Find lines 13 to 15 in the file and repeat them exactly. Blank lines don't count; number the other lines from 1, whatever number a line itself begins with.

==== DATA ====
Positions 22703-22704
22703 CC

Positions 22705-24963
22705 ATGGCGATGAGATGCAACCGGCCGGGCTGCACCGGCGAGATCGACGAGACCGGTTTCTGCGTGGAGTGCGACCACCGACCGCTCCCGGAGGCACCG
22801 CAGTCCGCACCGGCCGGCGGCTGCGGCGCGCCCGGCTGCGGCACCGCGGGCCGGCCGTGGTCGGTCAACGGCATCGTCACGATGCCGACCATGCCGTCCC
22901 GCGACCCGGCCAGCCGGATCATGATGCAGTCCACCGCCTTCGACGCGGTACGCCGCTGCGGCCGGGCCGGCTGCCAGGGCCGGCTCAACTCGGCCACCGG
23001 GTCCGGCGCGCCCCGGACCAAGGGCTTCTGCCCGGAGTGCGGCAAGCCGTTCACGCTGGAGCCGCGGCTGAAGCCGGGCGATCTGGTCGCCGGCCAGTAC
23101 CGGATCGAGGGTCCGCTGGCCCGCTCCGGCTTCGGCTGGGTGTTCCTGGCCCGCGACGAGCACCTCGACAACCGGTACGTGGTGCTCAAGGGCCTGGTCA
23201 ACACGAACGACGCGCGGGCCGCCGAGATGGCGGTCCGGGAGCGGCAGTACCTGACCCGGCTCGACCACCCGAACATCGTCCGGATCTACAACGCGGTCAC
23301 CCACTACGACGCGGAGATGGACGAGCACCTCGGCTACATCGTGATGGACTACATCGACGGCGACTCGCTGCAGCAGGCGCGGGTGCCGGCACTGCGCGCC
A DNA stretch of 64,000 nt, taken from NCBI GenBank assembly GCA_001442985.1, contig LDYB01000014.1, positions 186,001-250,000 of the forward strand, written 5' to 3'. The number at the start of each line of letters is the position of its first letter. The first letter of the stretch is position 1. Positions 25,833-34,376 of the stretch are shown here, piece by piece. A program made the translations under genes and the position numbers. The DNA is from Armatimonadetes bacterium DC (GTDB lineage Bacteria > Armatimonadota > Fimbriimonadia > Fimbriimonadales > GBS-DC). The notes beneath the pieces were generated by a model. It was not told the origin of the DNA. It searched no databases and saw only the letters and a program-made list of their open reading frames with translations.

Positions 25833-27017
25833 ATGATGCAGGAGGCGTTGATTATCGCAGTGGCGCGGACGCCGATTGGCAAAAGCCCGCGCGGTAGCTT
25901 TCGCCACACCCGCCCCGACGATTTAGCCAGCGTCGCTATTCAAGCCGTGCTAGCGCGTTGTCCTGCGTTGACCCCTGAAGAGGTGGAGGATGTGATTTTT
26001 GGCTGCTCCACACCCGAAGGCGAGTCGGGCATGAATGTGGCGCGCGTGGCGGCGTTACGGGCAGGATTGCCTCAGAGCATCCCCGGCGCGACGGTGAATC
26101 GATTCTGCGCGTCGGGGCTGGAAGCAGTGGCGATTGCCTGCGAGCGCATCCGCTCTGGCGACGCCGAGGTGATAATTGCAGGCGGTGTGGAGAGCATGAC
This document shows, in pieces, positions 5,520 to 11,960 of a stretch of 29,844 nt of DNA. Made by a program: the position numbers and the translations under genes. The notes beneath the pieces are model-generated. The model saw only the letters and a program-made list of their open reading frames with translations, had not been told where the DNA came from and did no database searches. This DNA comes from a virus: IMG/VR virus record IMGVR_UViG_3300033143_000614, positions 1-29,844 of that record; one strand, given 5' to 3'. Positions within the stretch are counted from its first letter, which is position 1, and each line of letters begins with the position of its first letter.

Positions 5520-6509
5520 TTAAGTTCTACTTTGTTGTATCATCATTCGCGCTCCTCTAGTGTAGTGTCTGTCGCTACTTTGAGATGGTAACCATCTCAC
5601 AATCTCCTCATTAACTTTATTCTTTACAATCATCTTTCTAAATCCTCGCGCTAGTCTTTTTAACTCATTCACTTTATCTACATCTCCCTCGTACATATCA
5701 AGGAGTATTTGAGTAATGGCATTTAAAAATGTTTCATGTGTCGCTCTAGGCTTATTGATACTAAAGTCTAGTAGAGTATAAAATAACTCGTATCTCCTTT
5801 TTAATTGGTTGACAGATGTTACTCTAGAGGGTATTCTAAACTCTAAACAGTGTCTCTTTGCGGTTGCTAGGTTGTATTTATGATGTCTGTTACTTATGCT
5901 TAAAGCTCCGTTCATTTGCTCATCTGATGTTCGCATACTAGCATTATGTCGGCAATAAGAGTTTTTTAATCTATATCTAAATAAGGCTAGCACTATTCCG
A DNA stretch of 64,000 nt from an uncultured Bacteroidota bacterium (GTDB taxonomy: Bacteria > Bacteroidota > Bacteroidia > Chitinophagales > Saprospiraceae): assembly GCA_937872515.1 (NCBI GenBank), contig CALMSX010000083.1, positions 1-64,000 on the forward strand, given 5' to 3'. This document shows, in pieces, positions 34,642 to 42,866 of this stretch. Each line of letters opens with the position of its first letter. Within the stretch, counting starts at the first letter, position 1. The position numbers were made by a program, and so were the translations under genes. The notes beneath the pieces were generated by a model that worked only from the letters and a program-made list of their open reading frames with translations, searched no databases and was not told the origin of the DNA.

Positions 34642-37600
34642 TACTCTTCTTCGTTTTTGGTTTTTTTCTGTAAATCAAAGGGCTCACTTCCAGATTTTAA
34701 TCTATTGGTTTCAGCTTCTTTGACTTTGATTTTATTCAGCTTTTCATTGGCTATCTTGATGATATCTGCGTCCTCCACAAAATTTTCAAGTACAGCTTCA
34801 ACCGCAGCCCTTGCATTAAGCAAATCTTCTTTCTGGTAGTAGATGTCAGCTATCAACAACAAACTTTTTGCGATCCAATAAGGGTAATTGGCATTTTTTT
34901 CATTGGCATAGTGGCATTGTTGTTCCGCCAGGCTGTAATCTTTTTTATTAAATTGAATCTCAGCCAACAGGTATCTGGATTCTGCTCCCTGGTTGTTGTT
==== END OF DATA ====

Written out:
25833 ATGATGCAGGAGGCGTTGATTATCGCAGTGGCGCGGACGCCGATTGGCAAAAGCCCGCGCGGTAGCTT
25901 TCGCCACACCCGCCCCGACGATTTAGCCAGCGTCGCTATTCAAGCCGTGCTAGCGCGTTGTCCTGCGTTGACCCCTGAAGAGGTGGAGGATGTGATTTTT
26001 GGCTGCTCCACACCCGAAGGCGAGTCGGGCATGAATGTGGCGCGCGTGGCGGCGTTACGGGCAGGATTGCCTCAGAGCATCCCCGGCGCGACGGTGAATC